Category Archives: Cash Back Cards

Costco TrueEarnings Amex Personal Card: Now with 3% Rebate on Gas

According to FW, all Costco Amex cardmembers will begin receiving 3% rebates on gas in February:

Got this from costco magazine Feb 2008.
“Beginning this month, members with the cards begin receiving 3 percent cash back on gas purchases! These include gas purchases from Costco gas stations and stand-alone stations (such as Chevron or Shell stations that are not part of a retail or grocery chain).”

Previously, the Personal version of the card offered only the standard 1% rebate on gas, along with a 3% rebate at restaurants, 2% on travel and 1% on everything else.

Edit 1/31: I just confirmed with Amex Customer Service that the Business version will not be changing and will retain its 5% rebate on gas. Further, the Personal version of the card will begin to receive 3% on gas starting February 11. You can view the actual ad in Costco magazine here.

Discover More Card: 5% Cashback Bonus at Restaurants, Florists and More in February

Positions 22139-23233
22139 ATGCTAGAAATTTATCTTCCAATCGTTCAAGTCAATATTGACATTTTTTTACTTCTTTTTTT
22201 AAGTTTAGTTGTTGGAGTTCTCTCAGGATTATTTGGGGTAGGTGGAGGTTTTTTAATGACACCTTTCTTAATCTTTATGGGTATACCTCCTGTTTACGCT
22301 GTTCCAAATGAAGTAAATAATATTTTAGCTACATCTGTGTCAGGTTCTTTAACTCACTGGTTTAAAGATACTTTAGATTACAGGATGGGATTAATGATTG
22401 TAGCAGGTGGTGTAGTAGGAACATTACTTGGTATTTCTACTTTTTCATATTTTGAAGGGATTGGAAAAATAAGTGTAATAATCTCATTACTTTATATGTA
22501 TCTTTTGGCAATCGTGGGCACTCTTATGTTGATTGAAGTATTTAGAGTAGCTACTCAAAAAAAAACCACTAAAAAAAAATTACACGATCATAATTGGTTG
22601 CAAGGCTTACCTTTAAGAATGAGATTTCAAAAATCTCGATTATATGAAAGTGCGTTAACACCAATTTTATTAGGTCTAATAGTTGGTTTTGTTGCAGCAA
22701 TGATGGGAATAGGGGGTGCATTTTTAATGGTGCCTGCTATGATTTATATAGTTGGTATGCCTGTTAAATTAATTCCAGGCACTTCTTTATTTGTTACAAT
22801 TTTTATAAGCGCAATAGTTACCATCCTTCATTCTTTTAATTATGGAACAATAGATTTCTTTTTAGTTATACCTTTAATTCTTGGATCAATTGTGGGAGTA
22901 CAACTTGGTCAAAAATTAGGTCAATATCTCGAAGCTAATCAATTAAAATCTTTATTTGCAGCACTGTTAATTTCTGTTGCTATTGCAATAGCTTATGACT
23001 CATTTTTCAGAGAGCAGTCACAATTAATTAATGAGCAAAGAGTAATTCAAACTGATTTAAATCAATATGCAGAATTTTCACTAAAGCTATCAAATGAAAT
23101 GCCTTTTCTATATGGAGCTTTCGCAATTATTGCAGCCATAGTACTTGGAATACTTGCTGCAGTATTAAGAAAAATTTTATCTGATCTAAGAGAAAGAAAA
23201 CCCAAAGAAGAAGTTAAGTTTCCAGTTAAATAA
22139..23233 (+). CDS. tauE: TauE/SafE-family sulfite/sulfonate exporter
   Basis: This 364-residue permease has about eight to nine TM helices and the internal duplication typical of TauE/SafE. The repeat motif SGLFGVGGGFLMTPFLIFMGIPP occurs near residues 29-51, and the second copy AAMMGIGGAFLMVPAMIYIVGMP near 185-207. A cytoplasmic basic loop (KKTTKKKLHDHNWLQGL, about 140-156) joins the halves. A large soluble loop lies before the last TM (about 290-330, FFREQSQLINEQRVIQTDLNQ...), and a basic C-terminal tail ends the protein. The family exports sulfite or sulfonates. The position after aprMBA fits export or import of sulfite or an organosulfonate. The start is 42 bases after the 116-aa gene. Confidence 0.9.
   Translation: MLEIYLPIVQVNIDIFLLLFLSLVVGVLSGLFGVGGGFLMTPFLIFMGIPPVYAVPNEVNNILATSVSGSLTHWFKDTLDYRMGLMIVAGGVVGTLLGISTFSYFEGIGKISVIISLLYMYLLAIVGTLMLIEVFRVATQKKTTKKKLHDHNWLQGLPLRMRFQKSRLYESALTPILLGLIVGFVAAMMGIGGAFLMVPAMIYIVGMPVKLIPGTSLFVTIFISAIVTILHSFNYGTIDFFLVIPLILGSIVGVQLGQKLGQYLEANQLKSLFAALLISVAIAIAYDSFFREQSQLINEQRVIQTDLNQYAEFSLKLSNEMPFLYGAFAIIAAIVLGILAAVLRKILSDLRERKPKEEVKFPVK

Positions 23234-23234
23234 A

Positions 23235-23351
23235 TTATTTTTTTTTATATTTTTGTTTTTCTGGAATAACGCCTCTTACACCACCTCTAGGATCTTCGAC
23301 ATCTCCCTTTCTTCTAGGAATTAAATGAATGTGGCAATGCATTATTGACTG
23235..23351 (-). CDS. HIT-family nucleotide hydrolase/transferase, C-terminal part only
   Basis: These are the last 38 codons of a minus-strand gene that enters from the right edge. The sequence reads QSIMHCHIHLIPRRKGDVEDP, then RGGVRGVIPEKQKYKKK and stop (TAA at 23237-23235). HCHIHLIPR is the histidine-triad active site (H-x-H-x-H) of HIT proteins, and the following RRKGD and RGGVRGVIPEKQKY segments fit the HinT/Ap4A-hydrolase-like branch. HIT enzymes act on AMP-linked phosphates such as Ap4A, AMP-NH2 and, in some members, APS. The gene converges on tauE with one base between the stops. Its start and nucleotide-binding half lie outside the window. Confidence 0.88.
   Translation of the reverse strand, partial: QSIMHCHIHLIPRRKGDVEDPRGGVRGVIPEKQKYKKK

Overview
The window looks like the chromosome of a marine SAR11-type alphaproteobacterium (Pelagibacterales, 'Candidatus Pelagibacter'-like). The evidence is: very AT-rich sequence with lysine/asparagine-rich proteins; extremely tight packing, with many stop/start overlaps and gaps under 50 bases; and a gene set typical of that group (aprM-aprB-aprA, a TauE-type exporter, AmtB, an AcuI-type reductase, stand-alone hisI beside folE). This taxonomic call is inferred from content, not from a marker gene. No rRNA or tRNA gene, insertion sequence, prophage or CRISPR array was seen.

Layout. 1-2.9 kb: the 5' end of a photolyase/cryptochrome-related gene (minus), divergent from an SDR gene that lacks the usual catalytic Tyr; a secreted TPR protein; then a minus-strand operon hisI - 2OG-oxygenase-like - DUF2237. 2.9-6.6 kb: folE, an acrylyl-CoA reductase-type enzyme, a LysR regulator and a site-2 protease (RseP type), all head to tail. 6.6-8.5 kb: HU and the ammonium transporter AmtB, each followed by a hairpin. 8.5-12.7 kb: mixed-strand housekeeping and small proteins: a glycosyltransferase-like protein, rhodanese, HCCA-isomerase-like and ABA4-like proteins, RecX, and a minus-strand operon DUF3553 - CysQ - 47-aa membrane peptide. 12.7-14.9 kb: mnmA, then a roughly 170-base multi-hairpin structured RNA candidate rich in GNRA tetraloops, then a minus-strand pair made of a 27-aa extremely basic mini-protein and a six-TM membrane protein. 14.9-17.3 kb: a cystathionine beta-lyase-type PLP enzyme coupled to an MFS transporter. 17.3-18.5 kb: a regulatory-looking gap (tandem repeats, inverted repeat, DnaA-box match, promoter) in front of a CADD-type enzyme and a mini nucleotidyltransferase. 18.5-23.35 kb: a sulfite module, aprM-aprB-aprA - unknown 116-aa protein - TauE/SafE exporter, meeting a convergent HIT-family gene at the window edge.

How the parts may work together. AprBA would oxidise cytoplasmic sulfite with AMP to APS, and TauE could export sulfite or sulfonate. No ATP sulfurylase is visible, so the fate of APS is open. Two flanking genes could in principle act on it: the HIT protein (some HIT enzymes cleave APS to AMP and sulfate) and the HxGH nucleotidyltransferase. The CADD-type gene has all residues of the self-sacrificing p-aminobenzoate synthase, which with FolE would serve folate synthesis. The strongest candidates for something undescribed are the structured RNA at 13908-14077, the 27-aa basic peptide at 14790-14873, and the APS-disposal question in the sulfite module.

Discover More cardholders can enjoy a 5% cash back bonus on purchases in February in the following categories:

  • restaurants
  • florists
  • bookstores
  • candy shops
  • pet stores

Purchases that earn this bonus will be limited to $200.

You can sign up for the offer at this link. (Note: Any purchases made in February before signing up will not be eligible for the bonus.)

BankAmericard Rewards Visa Credit Card – 1.5% Rebate on Everything

Bank of America is now promoting the following offer for the BankAmericard Rewards Visa:

  • Earn 1 point for every $1 in net retail purchases
  • With an eligible banking relationship, you’ll also earn an additional .25 bonus points for every $1 in net retail purchases each month. Maintain this relationship, and your base points earned during the year will be matched by 25%
  • 0% Introductory APR on Purchases, Balance Transfers and Cash Advance Checks for your first 6 billing cycles

What this means is that, when you factor in the annual 0.25% bonus, you’ll earn a total of 1.5 points per dollar spent on anything. The main requirement is that you will need to have an open and eligible deposit, loan (other than a credit card), or investment account with Bank of America in order to earn that rate.